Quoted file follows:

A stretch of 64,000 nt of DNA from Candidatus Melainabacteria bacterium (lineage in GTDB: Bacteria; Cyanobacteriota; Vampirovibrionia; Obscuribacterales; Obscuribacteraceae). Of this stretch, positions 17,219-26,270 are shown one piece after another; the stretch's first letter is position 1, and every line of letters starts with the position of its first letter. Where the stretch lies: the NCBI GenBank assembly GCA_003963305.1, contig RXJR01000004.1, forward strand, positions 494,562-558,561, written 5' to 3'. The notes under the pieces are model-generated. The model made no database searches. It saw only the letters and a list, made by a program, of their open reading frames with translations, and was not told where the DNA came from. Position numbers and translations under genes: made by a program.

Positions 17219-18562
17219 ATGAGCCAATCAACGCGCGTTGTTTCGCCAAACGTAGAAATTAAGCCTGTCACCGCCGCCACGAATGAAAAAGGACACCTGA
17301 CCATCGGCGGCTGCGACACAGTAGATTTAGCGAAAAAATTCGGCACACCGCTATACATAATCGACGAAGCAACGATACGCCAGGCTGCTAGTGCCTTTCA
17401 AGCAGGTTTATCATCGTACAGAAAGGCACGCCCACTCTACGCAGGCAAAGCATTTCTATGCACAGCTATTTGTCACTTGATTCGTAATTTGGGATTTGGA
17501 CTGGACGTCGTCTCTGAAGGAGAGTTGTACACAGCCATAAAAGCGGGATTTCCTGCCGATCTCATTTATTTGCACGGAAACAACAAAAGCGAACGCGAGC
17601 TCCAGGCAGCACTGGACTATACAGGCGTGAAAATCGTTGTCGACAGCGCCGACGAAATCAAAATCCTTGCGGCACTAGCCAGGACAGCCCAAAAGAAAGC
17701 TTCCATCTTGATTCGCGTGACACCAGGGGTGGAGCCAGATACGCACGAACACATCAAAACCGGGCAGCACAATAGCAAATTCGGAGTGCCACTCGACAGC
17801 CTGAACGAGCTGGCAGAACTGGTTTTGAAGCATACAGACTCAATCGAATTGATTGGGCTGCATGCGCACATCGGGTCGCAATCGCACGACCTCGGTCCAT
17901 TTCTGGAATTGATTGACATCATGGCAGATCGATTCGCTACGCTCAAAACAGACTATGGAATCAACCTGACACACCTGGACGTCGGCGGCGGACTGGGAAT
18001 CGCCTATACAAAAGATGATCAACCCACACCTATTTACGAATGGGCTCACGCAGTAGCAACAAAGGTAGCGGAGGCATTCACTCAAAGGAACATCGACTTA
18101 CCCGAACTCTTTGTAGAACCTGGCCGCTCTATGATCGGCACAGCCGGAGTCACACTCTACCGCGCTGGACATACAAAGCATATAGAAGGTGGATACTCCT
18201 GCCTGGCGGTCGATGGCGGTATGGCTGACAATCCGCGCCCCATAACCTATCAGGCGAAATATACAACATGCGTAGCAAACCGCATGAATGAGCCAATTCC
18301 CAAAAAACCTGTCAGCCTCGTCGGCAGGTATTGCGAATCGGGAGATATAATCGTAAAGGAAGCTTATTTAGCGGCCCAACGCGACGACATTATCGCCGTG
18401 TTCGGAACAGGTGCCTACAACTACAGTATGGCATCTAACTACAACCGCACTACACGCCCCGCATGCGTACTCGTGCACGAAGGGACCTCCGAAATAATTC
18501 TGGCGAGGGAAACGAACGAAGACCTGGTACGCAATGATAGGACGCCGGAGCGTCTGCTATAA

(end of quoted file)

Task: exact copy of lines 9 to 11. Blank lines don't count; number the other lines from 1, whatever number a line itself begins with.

17801 CTGAACGAGCTGGCAGAACTGGTTTTGAAGCATACAGACTCAATCGAATTGATTGGGCTGCATGCGCACATCGGGTCGCAATCGCACGACCTCGGTCCAT
17901 TTCTGGAATTGATTGACATCATGGCAGATCGATTCGCTACGCTCAAAACAGACTATGGAATCAACCTGACACACCTGGACGTCGGCGGCGGACTGGGAAT
18001 CGCCTATACAAAAGATGATCAACCCACACCTATTTACGAATGGGCTCACGCAGTAGCAACAAAGGTAGCGGAGGCATTCACTCAAAGGAACATCGACTTA